“Plain error . . . only applies to jury instructions and evidentiary matters in criminal cases.” State v. Freeman, 164 N.C. App. 673, 677, 596 S.E.2d 319, 322 (2004); see also State v. Atkins, 349 N.C. 62, 81, 505 S.E.2d 97, 109-10 (1998)(Supreme Court declined expanding plain error analysis to cover trial court's failure to give an instruction during jury voir dire).
    Despite the absence of an objection at trial, defendant further attempts to argue that the trial court violated N.C. Gen. Stat. § 15A-1213 by making a comment indicating defendant had charges pending against him other than those in the instant case. There is nothing in N.C. Gen. Stat. § 15A-1213 that makes it relevant to the error alleged by defendant. Because defendant did not object to the comment by the trial court at trial, and because he did not assign the comment as error in the record, he has not preserved this issue for appeal. N.C. R. App. P. 10(b)(1); N.C. R. App. P. 10(a); State v. Flippen, 349 N.C. 264, 274-75, 506 S.E.2d 702, 709 (1998). This argument is without merit.
    In his second argument, based on his third assignment of error, defendant contends that the trial court committed plain error by giving an incomplete instruction on defendant's decision not to testify. We disagree.
        Under a plain error analysis, defendant is entitled to a new trial only if the error was so fundamental that, absent the error, the jury probably would have reached a different result. “[E]ven when the 'plain error' rule is applied, '[i]t is the rare case in which an improper instruction will justify reversal of a criminal conviction when no objection has been made in the trial court.'”

State v. Hardy, 353 N.C. 122, 131, 540 S.E.2d 334, 342 (2000)(internal citations omitted).
    Defendant argues that the trial court committed plain error in failing to include the following language from N.C.P.I. Crim. 101.30 concerning his decision not to testify: “Therefore, his silence is not to influence your decision in any way.”        Our cases do not prescribe any mandatory formula [for instructing the jury on a defendant's decision not to testify] but instead look to see if the spirit of G.S. 8-54 has been complied with. Justice Lake, speaking for the Court in State v. Baxter, 285 N.C. 735, 208 S.E. 2d 696 (1974), stated the general rule that “. . . any instruction thereon is incomplete and prejudicially erroneous unless it makes clear to the jury that the defendant has the right to offer or to refrain from offering evidence as he sees fit and that his failure to testify should not be considered by the jury as basis for any inference adverse to him. . . .”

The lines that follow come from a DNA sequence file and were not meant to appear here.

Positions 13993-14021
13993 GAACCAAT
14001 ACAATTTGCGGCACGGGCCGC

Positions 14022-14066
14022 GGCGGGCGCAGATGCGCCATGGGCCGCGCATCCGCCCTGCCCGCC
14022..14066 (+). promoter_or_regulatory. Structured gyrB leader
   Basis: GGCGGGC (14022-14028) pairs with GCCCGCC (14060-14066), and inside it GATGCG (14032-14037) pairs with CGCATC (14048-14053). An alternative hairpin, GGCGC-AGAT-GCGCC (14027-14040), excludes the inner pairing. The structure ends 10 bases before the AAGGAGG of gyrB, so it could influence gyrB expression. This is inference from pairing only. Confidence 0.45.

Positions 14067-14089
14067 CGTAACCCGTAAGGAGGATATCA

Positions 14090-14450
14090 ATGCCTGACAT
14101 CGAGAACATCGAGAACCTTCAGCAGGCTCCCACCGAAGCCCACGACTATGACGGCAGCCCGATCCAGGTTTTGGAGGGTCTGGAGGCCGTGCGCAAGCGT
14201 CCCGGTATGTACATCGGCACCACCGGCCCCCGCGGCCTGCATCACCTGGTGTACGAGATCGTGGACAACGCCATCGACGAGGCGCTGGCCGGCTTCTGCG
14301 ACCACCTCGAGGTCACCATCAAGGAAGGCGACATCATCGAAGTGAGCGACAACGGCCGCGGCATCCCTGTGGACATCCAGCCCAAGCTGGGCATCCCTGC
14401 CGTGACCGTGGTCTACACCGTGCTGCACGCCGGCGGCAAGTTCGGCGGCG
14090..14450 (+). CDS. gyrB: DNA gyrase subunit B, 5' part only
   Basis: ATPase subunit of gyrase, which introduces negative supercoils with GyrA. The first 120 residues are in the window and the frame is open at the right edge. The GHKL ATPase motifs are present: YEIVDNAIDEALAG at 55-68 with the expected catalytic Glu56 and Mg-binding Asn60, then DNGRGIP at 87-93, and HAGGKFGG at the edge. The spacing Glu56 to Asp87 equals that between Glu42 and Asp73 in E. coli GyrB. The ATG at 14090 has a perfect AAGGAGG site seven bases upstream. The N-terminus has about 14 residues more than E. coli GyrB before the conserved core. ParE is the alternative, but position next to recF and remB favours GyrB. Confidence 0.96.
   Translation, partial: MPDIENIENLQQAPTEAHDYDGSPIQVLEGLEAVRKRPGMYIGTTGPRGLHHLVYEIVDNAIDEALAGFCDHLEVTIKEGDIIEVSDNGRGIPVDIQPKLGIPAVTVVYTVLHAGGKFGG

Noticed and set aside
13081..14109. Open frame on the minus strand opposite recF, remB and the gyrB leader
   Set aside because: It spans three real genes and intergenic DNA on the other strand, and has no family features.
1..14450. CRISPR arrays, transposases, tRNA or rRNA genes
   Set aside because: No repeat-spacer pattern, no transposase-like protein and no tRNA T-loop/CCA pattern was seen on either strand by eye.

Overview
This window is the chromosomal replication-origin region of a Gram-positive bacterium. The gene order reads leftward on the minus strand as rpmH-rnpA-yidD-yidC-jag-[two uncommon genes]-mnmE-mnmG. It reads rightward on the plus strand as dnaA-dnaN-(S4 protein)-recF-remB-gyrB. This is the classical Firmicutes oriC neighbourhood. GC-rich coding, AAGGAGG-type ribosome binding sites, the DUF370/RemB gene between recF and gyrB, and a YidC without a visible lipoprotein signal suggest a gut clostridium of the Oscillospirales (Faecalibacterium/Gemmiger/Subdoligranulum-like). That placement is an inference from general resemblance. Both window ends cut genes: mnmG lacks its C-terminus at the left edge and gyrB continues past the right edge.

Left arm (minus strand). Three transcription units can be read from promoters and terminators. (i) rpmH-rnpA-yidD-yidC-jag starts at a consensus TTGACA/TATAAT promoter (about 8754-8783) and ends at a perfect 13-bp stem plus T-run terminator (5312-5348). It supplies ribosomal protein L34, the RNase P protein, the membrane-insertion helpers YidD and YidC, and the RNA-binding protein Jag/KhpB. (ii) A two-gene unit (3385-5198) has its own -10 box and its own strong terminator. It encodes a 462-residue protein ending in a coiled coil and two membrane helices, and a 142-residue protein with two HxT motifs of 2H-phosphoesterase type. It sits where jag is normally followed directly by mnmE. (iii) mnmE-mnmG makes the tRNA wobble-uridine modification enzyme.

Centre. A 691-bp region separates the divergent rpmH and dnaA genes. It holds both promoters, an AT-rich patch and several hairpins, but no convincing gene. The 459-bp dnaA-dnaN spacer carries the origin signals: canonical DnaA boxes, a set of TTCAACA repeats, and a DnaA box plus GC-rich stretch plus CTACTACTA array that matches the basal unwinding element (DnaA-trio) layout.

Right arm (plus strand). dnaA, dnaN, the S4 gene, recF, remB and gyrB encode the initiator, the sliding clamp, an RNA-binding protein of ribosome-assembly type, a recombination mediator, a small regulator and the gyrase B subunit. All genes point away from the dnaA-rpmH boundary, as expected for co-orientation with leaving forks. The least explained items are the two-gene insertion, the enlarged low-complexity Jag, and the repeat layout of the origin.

State v. Sanders, 288 N.C. 285, 301, 218 S.E.2d 352, 363 (1975). In the instant case, the trial court gave the following instruction: “The defendant in this case has not testified. The law of North Carolina gives him this privilege. This same law also assures him that his decision not to testify creates no presumption against him.” We hold that this instruction was sufficient, though the better practice is to give the entire pattern instruction. See State v. Covington, 290 N.C. 313, 332-33, 226 S.E.2d 629, 643 (1976); State v. Bryant, 283 N.C. 227, 233-34, 195 S.E.2d 509, 513 (1973). Even assuming arguendo that the charge was in error, that error does not rise to the level of plain error as there is no probability that absent it the jury would have reached a different result. This argument is without merit.    In his third argument, based on his fifth assignment of error, defendant contends that the trial court lacked jurisdiction to enter judgment against him. We disagree.